Just something to broaden the palette a bit, although I must confess I’m not much of a gear head.
What do you think Marty Thau brought to Lola Dutronic that you still think is important today?
“Marty taught me how to make a record properly and to think outside that little indie box”
Marty taught me how to make a record properly and to think outside that little indie box. Having been associated with some proper hits in the past, he viewed everything through that prism. While he was under no illusions about the commercial viability of some of the acts on Red Star, we both agreed that if you don’t think your record is a hit, why should anyone else?
He also got me to appreciate the beauty of Suicide, who up until that point were only of historical interest to me.
What are your thoughts on the fact that Canada has been putting out some impressive bands and artists in recent years? Are there any that stand out particularly for you?
I’m assuming that you mean people like Austra and Pirate Coleure and while they’re cool, the one Canadian act that’s impressed me the most is The Weeknd. I work with a lot of local Toronto acts, rappers/singers mostly, and about 4-5 years ago, I started getting people asking me if I could make them sound like The Weeknd. And I’m like… Who? I’d never heard of him, so I checked him out online, and was really impressed. Some of his stuff was barking mad like the one where he does his thing over that Portishead machine gun track. I mean who does that?! Around the same time we both appeared in a round-up article of cool acts out of Canada, so I was happy about that, so I generally kept an eye on him.
I’m really pleased with his recent chart topping success. I hear him everywhere I go.
German-based singer and musician Stephanie B provides the mesmerising vocals for Lola Dutronic. Here, she reflects on her background in music and how her distinctive vocal style was developed for the band…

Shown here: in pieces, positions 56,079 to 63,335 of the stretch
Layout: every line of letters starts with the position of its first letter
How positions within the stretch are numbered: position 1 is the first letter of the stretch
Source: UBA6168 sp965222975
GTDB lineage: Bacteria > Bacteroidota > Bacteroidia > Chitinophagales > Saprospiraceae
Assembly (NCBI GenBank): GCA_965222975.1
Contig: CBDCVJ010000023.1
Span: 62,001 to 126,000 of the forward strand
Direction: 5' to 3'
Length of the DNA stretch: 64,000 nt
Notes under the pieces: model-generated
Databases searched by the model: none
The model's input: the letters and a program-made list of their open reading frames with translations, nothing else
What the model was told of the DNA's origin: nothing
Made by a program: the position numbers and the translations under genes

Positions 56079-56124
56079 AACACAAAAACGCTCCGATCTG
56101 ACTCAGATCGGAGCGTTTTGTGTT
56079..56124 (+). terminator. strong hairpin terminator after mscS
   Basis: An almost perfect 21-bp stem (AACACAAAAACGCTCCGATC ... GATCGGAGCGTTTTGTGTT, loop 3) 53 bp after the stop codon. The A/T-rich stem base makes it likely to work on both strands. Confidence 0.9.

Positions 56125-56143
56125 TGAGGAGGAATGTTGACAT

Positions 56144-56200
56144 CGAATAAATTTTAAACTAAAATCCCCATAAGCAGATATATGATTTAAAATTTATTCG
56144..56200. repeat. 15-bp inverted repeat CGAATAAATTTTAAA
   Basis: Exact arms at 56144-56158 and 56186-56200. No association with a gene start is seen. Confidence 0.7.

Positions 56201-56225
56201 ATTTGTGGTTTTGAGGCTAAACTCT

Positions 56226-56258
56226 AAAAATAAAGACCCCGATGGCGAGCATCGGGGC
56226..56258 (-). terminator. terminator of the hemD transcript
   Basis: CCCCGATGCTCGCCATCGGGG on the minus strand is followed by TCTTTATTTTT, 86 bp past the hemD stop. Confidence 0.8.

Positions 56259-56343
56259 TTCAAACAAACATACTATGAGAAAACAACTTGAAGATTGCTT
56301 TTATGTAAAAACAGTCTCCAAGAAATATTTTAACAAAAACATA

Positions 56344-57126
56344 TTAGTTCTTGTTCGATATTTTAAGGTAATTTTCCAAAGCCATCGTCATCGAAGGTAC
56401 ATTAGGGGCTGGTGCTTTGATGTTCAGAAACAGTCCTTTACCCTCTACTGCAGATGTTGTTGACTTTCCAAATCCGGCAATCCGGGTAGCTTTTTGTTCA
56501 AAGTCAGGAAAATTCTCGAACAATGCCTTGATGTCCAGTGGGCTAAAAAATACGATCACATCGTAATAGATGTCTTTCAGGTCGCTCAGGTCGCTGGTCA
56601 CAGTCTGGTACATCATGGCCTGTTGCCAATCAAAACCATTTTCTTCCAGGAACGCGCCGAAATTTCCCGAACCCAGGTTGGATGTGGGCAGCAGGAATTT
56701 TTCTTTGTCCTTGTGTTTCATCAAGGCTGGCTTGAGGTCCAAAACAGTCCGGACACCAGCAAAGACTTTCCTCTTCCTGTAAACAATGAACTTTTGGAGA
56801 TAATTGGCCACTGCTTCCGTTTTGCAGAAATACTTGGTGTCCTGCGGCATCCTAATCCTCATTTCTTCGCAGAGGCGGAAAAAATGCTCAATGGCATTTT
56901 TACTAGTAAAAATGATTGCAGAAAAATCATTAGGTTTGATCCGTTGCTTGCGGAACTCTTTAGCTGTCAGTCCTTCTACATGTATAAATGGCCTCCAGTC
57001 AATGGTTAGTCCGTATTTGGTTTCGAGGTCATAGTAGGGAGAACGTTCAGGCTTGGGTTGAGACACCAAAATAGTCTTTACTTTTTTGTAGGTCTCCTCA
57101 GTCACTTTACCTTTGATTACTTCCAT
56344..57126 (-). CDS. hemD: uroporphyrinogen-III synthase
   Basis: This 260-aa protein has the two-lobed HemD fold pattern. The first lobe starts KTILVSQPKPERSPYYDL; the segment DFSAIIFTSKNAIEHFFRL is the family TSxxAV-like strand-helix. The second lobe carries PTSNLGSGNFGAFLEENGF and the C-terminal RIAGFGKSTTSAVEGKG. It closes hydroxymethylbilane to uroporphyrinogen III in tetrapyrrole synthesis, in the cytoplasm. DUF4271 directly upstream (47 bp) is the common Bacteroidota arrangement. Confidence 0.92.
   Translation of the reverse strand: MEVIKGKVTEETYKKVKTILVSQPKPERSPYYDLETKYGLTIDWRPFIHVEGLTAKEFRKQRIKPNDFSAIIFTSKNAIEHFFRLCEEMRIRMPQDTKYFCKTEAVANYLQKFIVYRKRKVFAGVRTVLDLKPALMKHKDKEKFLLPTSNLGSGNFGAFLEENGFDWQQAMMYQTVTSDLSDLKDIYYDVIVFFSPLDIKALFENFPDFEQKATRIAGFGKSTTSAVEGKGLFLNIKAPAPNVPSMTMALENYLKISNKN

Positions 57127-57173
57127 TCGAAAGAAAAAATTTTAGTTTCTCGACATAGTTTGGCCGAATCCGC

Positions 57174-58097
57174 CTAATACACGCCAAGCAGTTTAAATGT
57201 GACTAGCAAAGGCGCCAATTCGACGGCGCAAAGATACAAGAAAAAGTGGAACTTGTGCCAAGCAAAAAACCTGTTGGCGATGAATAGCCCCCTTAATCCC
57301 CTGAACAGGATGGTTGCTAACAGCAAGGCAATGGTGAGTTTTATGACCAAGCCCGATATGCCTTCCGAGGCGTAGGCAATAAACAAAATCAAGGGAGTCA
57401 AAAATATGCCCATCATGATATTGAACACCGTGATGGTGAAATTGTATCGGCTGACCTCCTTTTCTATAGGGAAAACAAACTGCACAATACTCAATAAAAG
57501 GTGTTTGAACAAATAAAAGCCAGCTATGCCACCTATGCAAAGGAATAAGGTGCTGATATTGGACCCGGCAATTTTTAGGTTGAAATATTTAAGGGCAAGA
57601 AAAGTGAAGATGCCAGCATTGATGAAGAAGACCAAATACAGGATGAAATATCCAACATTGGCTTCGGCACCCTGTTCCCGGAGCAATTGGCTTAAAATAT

Can you talk a bit about your background and interest in music?
Stephanie: I have always rather been a verse-chorus-bridge kind of person, meaning I like straightforward pop tracks. However, I got kind of stuck in the ’60s. I like a lot of what comes from this time from Francoise Hardy, Frankie Valli, Jackson Five, Serge Gainsbourg, and also film music by the likes of Francis Lai, Lalo Schifrin and others, as well as a lot of Bossa Nova. Masterful use of songwriting skills and harmonies, and this underlying melancholy…
Today, I also listen to electropop acts as well as acoustic singer songwriters. And I kind of find pieces of all of this in Lola Dutronic.
You’ve got a very distinctive singing approach which certainly appears to reference that classic French style. Do you draw inspiration from any particular singers?
Well, I guess most has been said already with my previous answer. I have been inspired by certain music and singers, but when I joined forces with Richard, we developed the current style of Lola Dutronic together.
Germany has its own rich musical history, but are there any more recent German artists or bands that stand out for you?
I have to admit that I am not so in touch with what is really popular in Germany right now – it is male pop-rock with German lyrics and all sounds the same to me.
The Electricity Club extends its warmest thanks to Richard Citroen and Stephanie B.
‘My Name Is Lola’ is out now.
Publications that have featured his contributions include Electronic Sound, Metro, Japan Update Weekly, J-Pop Go, Wavegirl and OMD Messages.